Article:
Security Star Shares Top 5 Most Popular Web 2.0 Services Sure To Be A Hit With HackersAs I was checking out what's going on today (and, let's be honest, thinking about my July 4 plans), I came across a blog posting that I couldn't resist sharing with InformationWeek readers. It's entitled "The Top 5 most Popular Web2.0 Services Hackers Cannot live Without," and it includes mashups, RSS readers, and an online database app.
As I was checking out what's going on today (and, let's be honest, thinking about my July 4 plans), I came across a blog posting that I couldn't resist sharing with InformationWeek readers. It's entitled "The Top 5 most Popular Web2.0 Services Hackers Cannot live Without," and it includes mashups, RSS readers, and an online database app.The blog is the brainchild of 22-year-old, London-based security consultant (and self-proclaimed "life-hacker") Petko D Petkov, who goes by the handle "pdp." More info about Petkov can be found here. Petkov's list is based on the findings he recently presented at the 2007 Open Web Application Security Project, or OWASP, Appsec Conference in Italy.
1) The Web 2.0 service that Petkov lists first is Yahoo Pipes, which he refers to as the "web hacker power tool" that can't "be compared to any other service available on-line," not even Google Mashup Editor. Yahoo describes Pipes as a hosted service that lets the user remix feeds and create new data mashups in a visual programming environment. Petkov calls Yahoo Pipes "the most elegant tool for all sorts of malicious purposes on-line."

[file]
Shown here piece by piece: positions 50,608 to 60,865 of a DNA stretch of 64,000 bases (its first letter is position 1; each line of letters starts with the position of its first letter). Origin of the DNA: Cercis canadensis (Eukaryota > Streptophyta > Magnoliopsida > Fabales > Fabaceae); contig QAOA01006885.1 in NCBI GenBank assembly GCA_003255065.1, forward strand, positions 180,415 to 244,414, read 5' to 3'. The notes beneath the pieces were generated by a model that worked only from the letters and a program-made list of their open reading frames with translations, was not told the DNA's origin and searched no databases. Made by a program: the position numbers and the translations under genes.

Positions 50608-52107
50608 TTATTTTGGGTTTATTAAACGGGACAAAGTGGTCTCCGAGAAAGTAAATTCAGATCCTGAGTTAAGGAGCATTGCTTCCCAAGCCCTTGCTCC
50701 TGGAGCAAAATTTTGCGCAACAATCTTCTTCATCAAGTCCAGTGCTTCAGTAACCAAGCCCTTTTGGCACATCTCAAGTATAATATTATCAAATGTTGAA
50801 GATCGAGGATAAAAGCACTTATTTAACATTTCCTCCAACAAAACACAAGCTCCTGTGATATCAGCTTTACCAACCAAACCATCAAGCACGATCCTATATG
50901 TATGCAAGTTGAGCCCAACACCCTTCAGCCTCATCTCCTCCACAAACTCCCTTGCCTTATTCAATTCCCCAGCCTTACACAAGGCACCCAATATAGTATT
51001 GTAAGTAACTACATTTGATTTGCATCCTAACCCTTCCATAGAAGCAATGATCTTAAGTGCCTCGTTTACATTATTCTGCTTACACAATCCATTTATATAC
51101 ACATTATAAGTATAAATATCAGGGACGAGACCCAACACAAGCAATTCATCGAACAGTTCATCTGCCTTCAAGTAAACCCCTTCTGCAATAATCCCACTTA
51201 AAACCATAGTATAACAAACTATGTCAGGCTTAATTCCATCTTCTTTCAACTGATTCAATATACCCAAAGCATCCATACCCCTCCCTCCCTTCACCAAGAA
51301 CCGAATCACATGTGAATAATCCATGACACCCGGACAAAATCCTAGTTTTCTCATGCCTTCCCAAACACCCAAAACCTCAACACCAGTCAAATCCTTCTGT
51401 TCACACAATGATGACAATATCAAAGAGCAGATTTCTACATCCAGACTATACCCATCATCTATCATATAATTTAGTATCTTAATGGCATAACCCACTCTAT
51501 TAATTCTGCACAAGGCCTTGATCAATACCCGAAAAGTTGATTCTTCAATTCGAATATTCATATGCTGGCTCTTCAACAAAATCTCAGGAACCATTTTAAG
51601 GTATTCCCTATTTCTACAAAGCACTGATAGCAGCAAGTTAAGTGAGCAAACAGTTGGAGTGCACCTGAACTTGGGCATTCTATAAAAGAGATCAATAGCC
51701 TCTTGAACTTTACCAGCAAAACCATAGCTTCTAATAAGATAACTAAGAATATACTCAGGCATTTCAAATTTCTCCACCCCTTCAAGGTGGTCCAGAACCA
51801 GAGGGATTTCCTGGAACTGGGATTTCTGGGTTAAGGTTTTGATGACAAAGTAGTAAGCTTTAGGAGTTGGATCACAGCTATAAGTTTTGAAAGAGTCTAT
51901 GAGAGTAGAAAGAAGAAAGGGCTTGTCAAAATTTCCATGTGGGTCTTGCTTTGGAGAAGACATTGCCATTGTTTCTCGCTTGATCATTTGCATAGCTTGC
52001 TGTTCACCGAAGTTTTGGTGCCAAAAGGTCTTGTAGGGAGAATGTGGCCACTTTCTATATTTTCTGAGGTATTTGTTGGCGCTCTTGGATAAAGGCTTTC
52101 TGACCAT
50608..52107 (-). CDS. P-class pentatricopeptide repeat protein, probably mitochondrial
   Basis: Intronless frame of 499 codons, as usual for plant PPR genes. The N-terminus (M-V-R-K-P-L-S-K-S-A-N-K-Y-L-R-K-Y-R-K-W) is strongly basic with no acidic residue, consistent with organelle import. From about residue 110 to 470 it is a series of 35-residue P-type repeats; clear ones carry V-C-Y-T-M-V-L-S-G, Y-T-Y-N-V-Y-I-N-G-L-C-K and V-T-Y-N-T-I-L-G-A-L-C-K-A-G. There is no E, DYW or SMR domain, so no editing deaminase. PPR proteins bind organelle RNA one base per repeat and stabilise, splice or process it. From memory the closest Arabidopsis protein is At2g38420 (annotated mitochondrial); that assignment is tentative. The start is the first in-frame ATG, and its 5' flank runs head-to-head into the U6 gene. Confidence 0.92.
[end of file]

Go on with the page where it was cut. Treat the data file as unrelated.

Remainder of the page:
2) Dapper is Web 2.0's "scraping service," Petkov writes, and is most suitable for community-supported malware code. In short, Dapper makes it easier to create worms that propagate across the entire Web.
3) Feed43 takes Dapper to another level, allowing the malware writer to create regular expression-like rules, Petkov writes. Pronounced "feed for free," it's an online service that serves as a proxy between a news reader application and third-party Web sites that don't support RSS natively, allowing you to convert any Web page into an RSS feed. "Do you want to extract the latest Google Hacking database entries, or you may prefer to look for SQL Injection payloads? No problem," Petkov writes.
5) Google Reader RSS reader "is one of the most powerful feed backup and mashup services on-line," Petkov writes. The reader can be used to backup stolen credentials and mash them with other malicious feeds. "It is so powerful that you can export to mashed feeds again into ATOM and then feed it back to your Trojans," he concludes.
Petkov calls a "security mashup" a way to create largely distributed testing infrastructures, a mechanism for instantly accruing dynamic knowledge that, he admits, has a lot of potential for bad purposes, and a way to bypass the "same original policies" to an extent.
Who knew Web 2.0 could be so dangerous?